1. These statues represent our history.

The connection between the Roman empire and academics in the United States today is purely ideological. Ancient Romans never occupied the same geographical space as Brown University, the founders of the University cannot trace their lineage back to Rome and the Roman empire was certainly not a temporal contemporary to Brown University. The philosophical ties created between the University and the Roman tradition by these statues only uphold and encourage the violent, racist and colonial ideologies used by the original colonizers of North America.

These ideologies view “whiteness” and “intelligence” as equivalent and encourage violence against non-white people. When Brown was founded, only white men attended. As such, the University sought to perpetuate the notion that their students were the most elite in the world and therefore looked toward other white men for proof. The statues of Caesar Augustus and Marcus Aurelius are a continuation of this history, but it is not the history of this land or its peoples. Instead, it is the fabricated history of whiteness that is continually leveraged to fuel settler-colonialism and white supremacy.

  1. These statues should be relocated and/or recontextualized for the sake of education.

When originally erected, these statues were not meant to educate, but instead to memorialize the leaders of Ancient Rome and espouse them as the pinnacle of humanity. Put simply, relocating these monuments will only relocate the harm that they cause. In addition, the way these statues uphold white supremacy and settler-colonialism will overpower any plaque, disclaimer or other art piece with which these statues are put in conversation. The removal of these statues does not remove the history that they originated from, nor does it stop students from learning about the harms of white supremacy and colonialism. Instead, it symbolizes the University’s recognition of its legacy as an institution implicated in colonialism and white supremacy and its commitment to supporting communities of Black, Indigenous and people of color going forward.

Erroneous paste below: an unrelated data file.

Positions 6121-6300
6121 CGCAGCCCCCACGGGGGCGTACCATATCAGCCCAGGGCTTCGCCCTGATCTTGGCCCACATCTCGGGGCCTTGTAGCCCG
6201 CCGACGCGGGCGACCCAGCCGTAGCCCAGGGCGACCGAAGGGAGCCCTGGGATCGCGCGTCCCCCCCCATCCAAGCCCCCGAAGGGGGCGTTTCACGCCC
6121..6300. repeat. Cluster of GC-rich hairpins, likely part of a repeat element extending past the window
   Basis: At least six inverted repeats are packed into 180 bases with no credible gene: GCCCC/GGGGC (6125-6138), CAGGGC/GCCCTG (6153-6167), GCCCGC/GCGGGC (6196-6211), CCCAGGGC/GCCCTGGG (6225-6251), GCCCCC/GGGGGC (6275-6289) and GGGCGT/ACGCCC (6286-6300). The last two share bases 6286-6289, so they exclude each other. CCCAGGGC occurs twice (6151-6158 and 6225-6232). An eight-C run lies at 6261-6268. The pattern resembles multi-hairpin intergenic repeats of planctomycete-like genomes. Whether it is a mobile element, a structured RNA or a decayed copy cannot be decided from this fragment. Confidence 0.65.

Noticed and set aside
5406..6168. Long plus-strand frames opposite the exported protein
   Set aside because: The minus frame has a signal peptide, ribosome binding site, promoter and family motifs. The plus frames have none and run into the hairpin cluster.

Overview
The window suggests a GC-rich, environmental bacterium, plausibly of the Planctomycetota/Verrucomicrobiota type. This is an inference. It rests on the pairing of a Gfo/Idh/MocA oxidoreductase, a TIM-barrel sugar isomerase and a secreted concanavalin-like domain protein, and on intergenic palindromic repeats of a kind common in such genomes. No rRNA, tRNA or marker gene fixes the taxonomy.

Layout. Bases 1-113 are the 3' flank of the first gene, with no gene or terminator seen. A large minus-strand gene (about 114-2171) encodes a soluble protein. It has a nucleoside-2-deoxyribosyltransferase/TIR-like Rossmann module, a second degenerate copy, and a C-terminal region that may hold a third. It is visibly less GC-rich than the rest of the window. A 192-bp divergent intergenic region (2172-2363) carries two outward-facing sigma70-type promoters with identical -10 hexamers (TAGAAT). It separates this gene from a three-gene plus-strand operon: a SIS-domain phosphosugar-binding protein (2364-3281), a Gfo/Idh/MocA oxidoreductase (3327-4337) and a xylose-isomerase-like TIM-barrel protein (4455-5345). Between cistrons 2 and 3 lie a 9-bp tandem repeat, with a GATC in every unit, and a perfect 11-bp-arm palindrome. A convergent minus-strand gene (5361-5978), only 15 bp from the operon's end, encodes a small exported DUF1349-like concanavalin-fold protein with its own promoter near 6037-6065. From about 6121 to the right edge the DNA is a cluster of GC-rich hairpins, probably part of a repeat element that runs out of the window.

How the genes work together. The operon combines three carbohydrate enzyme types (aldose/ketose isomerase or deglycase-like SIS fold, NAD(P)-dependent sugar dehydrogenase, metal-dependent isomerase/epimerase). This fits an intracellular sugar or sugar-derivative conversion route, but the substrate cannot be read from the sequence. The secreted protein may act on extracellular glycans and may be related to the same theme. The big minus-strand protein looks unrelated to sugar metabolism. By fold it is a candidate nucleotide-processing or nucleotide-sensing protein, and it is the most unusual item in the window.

1. Removing these statues won’t make a difference.

Removing the statues of Caesar Augustus and Marcus Aurelius is not the only action that Brown University can take to pursue a more anti-racist and anti-colonial agenda; however, it is an important step in coming to terms with the University’s contributions to white supremacy and settler-colonialism as an institution. This may seem like a purely symbolic gesture, but the monuments that the University maintains reflect the essence of the University’s philosophy, particularly given the fact that Brown University is built on Indigenous land. Furthermore, white supremacy is rooted in the symbolism of whiteness. We cannot fight this ideology without analyzing and removing the ways in which it permeates our everyday lives.

Art on campus is the public-facing picture of Brown University. These statues not only feature prominently on University greenspaces, but they are also present in many photos of Brown University online. By continuing to be a platform for these statues, the University upholds white supremacist and settler-colonial ideologies for the world to see. Removing the statues of Caesar Augustus and Marcus Aurelius is the first of many steps that the University must take to foster a more collaborative, engaged and just future.

Emilia Ruzicka ’21 can be reached at Please send responses to this opinion to and other op-eds to